Blame fat for half a million cancers a year, WHO agency says
The study findings underlined the importance of helping people maintain a healthy weight to reduce their risk of developing cancers, and of helping developing countries avoid the problems currently faced by wealthier ones. - AFP
Some half a million cases of cancer a year are due to people being overweight or obese, and the problem is particularly acute in North America, the World Health Organization’s cancer research agency says.
In a study published in the journal The Lancet Oncology, the WHO’s International Agency for Research on Cancer (IARC) said high body mass index (BMI) has now become a major cancer risk factor, responsible for some 3.6%, or 481,000, of new cancer cases in 2012.
“The number of cancers linked to obesity and overweight is expected to rise globally along with economic development,” says Christopher Wild, IARC’s director.
He says the findings underlined the importance of helping people maintain a healthy weight to reduce their risk of developing a wide range of cancers, and of helping developing countries avoid the problems currently faced by wealthier ones.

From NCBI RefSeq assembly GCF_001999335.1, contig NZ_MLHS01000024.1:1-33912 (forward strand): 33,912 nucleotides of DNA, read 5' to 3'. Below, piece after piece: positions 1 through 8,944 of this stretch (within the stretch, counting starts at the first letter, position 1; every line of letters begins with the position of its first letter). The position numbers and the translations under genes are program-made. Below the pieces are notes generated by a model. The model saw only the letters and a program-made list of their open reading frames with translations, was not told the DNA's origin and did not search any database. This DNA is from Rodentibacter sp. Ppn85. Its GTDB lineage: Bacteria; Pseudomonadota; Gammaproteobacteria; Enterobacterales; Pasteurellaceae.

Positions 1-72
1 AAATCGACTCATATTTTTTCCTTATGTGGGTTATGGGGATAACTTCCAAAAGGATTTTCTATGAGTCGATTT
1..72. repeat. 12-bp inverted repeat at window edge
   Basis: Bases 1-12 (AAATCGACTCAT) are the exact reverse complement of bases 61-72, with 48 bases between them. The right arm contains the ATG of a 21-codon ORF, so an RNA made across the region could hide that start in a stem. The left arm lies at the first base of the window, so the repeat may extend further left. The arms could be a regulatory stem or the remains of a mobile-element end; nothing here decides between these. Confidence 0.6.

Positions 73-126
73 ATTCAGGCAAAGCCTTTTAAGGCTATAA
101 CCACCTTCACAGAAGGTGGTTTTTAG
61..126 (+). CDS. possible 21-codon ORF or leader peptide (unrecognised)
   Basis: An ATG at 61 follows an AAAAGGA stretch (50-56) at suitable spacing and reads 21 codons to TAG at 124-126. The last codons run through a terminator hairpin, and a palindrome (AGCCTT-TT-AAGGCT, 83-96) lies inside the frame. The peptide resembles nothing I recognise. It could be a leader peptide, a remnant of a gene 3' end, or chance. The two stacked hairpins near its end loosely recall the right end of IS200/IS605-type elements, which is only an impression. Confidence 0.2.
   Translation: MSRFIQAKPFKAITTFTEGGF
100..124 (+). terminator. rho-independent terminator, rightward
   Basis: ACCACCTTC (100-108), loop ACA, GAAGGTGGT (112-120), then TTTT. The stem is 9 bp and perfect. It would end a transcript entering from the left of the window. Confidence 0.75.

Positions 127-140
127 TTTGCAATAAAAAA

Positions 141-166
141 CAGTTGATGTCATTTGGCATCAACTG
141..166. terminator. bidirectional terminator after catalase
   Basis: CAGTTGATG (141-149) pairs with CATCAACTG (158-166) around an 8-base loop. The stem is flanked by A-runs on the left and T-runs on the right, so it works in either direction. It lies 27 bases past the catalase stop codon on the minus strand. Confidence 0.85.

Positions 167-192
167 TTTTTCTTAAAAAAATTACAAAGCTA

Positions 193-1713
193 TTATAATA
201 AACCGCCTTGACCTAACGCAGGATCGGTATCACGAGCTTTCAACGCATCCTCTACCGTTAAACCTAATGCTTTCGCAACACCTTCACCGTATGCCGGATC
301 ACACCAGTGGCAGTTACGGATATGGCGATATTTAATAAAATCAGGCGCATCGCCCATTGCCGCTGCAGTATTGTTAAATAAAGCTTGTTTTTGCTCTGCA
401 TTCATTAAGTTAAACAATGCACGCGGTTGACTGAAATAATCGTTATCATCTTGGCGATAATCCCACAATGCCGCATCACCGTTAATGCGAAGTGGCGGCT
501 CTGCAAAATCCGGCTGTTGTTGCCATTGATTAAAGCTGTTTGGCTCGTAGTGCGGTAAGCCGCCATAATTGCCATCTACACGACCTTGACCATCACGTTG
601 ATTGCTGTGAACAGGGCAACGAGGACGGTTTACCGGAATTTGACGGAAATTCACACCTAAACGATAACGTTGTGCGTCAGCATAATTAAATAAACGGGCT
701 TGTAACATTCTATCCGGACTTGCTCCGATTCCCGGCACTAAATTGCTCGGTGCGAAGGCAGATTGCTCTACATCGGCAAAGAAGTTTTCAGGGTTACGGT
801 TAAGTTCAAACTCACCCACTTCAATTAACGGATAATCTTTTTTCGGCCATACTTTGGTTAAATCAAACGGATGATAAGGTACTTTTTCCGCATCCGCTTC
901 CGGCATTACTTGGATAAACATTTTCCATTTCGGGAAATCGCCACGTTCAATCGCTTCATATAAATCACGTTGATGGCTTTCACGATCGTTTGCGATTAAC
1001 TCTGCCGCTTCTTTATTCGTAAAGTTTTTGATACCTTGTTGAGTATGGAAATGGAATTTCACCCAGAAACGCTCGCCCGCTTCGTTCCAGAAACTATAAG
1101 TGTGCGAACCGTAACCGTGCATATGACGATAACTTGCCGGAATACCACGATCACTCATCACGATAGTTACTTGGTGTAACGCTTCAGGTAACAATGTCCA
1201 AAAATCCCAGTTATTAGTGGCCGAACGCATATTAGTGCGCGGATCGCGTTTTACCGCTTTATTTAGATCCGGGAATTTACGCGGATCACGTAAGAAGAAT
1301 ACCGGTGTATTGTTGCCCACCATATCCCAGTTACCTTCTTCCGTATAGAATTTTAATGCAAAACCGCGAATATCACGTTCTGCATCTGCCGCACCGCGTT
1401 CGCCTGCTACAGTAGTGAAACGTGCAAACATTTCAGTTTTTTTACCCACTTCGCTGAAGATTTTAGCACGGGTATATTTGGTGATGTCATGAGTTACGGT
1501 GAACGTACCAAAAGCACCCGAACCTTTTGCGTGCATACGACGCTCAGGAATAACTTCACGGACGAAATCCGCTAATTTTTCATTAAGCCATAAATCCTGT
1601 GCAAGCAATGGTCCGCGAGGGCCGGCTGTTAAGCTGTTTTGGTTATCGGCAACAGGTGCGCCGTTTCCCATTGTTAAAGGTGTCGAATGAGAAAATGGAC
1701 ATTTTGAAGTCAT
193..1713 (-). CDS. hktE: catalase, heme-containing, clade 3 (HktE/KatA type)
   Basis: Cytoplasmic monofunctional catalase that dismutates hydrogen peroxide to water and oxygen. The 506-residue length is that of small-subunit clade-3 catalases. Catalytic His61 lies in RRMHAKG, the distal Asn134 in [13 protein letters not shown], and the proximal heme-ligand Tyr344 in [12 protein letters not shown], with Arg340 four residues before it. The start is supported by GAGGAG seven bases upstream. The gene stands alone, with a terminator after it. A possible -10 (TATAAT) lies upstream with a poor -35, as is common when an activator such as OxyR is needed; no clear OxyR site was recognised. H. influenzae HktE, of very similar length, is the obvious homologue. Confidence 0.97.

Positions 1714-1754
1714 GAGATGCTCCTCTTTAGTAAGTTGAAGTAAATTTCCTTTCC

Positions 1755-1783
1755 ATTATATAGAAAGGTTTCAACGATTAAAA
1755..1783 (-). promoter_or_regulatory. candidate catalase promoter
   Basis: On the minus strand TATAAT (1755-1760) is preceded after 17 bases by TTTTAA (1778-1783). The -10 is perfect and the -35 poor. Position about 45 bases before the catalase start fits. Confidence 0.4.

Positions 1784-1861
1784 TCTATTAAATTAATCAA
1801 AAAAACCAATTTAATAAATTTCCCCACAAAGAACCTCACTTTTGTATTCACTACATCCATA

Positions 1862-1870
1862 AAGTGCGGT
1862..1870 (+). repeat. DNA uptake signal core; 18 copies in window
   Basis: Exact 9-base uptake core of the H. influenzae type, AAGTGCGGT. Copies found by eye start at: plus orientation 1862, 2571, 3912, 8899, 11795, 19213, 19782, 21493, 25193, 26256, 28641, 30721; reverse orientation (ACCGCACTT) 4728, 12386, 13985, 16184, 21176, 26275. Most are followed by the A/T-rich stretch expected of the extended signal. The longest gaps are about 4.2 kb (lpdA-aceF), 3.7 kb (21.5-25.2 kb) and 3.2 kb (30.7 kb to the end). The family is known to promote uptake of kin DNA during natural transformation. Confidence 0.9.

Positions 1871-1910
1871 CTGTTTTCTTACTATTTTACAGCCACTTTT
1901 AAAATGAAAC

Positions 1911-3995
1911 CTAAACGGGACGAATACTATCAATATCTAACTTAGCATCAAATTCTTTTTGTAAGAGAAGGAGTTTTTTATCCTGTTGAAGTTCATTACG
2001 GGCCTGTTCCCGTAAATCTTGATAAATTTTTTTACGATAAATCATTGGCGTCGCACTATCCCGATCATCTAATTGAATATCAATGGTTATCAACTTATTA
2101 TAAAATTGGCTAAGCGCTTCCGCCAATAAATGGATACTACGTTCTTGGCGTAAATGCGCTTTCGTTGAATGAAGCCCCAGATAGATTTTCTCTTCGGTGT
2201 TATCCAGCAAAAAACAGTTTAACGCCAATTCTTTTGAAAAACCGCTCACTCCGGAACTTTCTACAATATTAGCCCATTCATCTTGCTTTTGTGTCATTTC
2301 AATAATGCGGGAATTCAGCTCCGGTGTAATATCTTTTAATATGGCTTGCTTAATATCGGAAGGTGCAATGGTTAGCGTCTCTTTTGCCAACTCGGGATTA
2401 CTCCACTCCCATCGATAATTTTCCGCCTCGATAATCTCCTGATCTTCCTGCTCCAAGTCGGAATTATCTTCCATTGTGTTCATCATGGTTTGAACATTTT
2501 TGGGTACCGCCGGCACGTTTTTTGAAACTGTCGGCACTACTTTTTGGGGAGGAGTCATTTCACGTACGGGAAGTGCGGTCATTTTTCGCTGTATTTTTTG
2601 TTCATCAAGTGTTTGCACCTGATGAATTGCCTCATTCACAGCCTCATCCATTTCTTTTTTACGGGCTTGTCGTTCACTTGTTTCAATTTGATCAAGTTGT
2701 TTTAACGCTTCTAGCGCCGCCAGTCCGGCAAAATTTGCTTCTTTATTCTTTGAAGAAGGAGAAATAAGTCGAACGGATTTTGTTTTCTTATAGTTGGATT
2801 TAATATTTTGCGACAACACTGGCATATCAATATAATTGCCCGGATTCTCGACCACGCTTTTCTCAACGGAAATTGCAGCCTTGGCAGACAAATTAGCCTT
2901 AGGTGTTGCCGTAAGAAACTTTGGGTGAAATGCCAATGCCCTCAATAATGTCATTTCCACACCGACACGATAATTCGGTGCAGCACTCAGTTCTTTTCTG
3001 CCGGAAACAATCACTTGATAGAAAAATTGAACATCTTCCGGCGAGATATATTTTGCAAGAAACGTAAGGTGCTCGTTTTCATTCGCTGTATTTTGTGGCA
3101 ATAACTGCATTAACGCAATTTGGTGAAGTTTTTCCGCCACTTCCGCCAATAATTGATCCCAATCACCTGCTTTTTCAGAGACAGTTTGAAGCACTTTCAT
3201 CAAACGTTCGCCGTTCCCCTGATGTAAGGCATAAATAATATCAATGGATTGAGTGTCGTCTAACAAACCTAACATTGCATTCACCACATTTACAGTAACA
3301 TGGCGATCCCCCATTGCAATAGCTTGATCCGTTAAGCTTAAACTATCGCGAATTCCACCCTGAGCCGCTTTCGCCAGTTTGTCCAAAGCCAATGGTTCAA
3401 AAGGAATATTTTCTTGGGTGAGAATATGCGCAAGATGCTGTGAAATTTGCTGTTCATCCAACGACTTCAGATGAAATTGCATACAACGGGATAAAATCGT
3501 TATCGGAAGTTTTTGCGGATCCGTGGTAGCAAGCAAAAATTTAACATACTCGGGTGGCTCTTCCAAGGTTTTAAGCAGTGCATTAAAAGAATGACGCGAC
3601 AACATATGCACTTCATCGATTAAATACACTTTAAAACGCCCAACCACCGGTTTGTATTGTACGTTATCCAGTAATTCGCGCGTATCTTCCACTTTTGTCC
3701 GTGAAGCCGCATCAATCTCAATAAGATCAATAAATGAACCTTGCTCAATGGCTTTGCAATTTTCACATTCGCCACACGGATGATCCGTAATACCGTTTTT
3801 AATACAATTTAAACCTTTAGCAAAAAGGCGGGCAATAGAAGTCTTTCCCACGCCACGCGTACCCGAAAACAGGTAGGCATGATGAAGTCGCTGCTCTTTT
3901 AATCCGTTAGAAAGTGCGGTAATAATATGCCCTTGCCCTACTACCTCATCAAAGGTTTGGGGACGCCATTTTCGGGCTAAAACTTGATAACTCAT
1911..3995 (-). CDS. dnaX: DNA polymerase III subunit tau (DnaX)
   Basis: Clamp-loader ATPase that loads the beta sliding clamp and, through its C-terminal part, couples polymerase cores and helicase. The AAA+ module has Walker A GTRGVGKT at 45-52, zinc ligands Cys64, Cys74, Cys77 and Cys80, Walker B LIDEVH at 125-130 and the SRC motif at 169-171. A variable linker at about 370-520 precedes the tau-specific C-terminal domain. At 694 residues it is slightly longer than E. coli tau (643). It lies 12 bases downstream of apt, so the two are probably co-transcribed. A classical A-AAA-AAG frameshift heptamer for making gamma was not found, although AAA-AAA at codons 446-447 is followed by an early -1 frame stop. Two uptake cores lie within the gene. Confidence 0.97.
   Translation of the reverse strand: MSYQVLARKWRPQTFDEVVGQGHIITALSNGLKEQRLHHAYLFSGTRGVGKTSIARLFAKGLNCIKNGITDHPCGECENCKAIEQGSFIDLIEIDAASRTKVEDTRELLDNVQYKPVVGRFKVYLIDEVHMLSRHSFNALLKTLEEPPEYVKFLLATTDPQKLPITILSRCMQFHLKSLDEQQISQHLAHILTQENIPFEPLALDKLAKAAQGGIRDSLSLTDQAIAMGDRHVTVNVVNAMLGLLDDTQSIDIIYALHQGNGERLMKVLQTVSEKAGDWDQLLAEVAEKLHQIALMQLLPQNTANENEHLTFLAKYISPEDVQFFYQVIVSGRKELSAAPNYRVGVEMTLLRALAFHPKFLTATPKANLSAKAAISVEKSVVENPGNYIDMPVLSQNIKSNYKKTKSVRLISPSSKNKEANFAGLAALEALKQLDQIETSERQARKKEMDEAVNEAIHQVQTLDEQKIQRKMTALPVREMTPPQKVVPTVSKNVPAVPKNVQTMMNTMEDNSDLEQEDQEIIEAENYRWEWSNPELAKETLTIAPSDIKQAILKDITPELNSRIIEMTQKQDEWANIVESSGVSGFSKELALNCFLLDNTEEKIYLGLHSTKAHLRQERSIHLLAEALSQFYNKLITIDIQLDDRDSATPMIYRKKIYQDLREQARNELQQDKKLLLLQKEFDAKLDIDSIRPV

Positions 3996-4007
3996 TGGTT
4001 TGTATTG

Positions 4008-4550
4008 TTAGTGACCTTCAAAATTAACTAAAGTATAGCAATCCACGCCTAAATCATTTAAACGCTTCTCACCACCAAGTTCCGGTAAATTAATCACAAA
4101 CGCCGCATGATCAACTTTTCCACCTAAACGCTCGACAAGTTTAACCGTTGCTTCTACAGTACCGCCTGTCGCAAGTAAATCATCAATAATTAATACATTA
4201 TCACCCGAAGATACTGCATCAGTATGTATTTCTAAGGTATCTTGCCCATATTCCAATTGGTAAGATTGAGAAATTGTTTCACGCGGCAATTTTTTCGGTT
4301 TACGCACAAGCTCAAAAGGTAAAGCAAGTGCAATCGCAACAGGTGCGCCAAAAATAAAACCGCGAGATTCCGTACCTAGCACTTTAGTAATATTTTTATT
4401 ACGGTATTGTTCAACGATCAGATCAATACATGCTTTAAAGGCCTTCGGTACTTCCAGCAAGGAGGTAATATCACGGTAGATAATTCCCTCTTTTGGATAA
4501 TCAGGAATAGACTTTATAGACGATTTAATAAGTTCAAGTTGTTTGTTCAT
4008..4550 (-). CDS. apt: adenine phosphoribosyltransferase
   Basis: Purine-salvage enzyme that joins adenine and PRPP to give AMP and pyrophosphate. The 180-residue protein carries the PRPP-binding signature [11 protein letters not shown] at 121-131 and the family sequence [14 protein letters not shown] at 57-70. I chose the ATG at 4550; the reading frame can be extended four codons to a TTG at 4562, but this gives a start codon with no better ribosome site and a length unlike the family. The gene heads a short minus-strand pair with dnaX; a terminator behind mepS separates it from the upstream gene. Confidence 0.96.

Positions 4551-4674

The IARC study found that, for now, North America has by far the worst cancer problem linked to weight, with some 111,000 obesity-related cancers diagnosed in 2012, accounting for 23% of global cancer cases linked to high BMI.
In Europe, obesity is to blame for around 6.5% of all new cancers a year, or around 65,000 cases.
While in most Asian countries the proportion of fat-related cancers is smaller, it still translates into tens of thousands of cases because populations are so large, IARC says.
In China, for example, about 50,000 cancer cases are associated with being too fat, accounting for 1.6% of new cancer cases.
In Africa, on the other hand, obesity is to blame for only 1.5% of cancers.
Having a high BMI – a person’s weight in kilograms divided by the square of their height in meters – increases the risk of developing cancers of the oesophagus, colon, rectum, kidney, pancreas, gallbladder, postmenopausal breast, ovary and endometrium. A BMI score of 25 or more is classed as overweight, while 30 or more is obese.
Melina Arnold, who co-led the IARC study, notes that women are disproportionately affected by obesity-related cancers.
For postmenopausal breast cancer, for example – the most common women’s cancer worldwide – the findings suggest that 10 percent of cases could be prevented by not being overweight. – Reuters